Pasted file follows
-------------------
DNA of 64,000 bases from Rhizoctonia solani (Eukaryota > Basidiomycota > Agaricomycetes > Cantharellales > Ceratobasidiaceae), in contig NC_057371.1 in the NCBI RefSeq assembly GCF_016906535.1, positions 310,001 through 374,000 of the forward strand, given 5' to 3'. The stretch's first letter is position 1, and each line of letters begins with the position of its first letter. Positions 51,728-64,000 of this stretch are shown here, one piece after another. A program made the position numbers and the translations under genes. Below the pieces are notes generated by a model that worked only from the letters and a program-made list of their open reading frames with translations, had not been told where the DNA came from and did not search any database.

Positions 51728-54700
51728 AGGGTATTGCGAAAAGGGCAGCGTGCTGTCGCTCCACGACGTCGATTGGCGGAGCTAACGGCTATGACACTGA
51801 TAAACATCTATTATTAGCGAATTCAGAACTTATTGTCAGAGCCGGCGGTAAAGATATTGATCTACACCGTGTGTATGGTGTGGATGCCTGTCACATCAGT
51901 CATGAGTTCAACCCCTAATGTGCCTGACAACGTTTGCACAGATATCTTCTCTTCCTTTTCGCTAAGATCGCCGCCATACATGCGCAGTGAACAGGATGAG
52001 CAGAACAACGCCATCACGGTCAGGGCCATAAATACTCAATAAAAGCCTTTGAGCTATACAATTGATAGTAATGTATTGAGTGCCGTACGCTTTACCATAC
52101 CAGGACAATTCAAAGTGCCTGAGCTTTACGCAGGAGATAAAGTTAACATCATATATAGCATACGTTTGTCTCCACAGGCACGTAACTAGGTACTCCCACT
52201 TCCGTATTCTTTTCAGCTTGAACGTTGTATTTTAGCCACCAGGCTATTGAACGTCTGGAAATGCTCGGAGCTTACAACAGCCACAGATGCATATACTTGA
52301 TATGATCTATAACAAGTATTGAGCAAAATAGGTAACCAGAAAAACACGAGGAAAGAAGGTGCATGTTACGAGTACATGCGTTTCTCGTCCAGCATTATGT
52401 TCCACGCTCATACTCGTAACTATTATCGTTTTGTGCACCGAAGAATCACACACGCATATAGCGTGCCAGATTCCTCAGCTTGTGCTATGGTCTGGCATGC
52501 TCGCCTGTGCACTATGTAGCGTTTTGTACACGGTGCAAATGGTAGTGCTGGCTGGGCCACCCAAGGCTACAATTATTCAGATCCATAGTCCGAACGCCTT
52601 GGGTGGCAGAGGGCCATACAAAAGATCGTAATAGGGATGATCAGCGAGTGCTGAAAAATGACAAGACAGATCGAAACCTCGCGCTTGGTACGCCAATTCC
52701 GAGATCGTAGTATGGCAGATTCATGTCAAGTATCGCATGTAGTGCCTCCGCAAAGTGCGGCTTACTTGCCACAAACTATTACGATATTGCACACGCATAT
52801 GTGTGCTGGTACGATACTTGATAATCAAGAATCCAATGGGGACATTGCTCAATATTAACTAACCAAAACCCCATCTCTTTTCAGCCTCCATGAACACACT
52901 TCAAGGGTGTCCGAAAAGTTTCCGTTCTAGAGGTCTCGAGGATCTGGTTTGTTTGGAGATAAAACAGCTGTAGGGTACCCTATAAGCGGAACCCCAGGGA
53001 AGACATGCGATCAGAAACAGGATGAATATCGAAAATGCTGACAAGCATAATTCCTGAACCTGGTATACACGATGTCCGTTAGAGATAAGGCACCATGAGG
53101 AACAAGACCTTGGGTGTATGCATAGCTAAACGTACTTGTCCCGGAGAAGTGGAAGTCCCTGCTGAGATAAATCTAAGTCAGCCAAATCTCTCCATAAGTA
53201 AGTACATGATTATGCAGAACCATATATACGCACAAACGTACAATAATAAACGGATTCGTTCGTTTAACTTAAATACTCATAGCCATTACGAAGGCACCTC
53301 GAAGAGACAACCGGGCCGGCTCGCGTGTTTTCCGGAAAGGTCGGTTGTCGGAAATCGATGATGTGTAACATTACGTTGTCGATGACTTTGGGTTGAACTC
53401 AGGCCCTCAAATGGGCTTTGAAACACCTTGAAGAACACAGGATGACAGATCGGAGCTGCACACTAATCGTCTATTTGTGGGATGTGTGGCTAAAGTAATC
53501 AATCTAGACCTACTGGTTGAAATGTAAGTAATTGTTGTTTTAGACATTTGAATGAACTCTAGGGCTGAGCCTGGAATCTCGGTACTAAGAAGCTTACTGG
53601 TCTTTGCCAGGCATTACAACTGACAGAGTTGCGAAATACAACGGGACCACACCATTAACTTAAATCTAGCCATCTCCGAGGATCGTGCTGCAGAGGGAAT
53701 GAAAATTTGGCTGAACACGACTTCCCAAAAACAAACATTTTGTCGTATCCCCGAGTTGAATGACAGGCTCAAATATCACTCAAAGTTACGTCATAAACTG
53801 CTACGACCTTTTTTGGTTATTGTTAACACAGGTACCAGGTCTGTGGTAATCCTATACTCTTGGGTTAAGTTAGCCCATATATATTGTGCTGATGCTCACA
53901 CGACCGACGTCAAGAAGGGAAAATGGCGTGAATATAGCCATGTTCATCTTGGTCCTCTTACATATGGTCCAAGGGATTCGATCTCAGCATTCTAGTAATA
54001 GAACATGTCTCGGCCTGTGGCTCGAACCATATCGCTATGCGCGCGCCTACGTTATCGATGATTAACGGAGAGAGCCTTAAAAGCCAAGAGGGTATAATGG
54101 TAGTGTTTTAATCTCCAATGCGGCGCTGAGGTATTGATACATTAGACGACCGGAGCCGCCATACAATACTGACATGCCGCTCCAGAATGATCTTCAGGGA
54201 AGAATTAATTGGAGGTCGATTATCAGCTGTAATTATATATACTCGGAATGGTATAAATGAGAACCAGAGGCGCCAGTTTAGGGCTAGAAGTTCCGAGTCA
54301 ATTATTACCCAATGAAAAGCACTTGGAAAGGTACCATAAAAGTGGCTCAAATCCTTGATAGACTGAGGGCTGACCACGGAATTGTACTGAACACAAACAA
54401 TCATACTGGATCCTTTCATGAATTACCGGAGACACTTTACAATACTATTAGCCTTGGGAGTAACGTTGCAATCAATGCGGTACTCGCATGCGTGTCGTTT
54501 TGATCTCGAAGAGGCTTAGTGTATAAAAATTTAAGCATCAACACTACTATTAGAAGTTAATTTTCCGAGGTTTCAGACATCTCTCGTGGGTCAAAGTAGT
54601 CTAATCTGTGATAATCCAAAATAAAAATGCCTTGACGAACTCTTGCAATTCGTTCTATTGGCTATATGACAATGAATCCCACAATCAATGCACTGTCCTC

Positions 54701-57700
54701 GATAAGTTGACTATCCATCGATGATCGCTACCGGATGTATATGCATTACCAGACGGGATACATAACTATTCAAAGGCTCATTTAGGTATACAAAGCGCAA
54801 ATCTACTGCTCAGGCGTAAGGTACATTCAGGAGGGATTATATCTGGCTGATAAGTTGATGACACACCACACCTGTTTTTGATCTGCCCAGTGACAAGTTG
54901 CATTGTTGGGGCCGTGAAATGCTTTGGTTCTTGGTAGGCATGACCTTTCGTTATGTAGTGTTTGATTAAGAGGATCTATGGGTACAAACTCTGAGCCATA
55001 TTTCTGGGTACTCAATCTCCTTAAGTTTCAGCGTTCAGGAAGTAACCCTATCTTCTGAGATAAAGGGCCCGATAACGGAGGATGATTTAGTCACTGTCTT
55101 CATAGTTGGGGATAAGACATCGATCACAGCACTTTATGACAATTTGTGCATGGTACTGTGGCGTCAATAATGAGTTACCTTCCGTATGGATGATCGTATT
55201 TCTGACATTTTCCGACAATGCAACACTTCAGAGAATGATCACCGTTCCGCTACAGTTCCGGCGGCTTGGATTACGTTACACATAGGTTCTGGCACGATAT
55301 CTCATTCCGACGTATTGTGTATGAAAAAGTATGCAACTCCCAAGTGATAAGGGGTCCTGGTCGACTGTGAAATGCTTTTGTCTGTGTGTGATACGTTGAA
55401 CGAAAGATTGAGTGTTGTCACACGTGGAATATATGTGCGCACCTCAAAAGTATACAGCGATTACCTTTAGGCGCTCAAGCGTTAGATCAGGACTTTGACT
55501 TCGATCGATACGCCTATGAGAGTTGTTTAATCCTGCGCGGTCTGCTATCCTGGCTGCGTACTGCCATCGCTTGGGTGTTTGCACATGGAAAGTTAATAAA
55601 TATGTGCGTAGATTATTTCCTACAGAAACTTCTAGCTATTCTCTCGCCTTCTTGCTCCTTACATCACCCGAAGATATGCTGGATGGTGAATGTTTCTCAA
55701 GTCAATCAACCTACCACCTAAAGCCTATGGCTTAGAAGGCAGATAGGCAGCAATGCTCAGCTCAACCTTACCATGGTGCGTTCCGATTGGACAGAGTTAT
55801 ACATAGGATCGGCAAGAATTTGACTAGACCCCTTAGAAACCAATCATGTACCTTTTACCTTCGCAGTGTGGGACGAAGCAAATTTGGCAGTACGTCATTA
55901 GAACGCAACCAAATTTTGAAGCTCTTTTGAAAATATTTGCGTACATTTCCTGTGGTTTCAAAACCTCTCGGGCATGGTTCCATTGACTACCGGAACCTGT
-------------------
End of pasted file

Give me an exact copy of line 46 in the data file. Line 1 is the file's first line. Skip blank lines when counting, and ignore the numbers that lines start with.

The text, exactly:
55901 GAACGCAACCAAATTTTGAAGCTCTTTTGAAAATATTTGCGTACATTTCCTGTGGTTTCAAAACCTCTCGGGCATGGTTCCATTGACTACCGGAACCTGT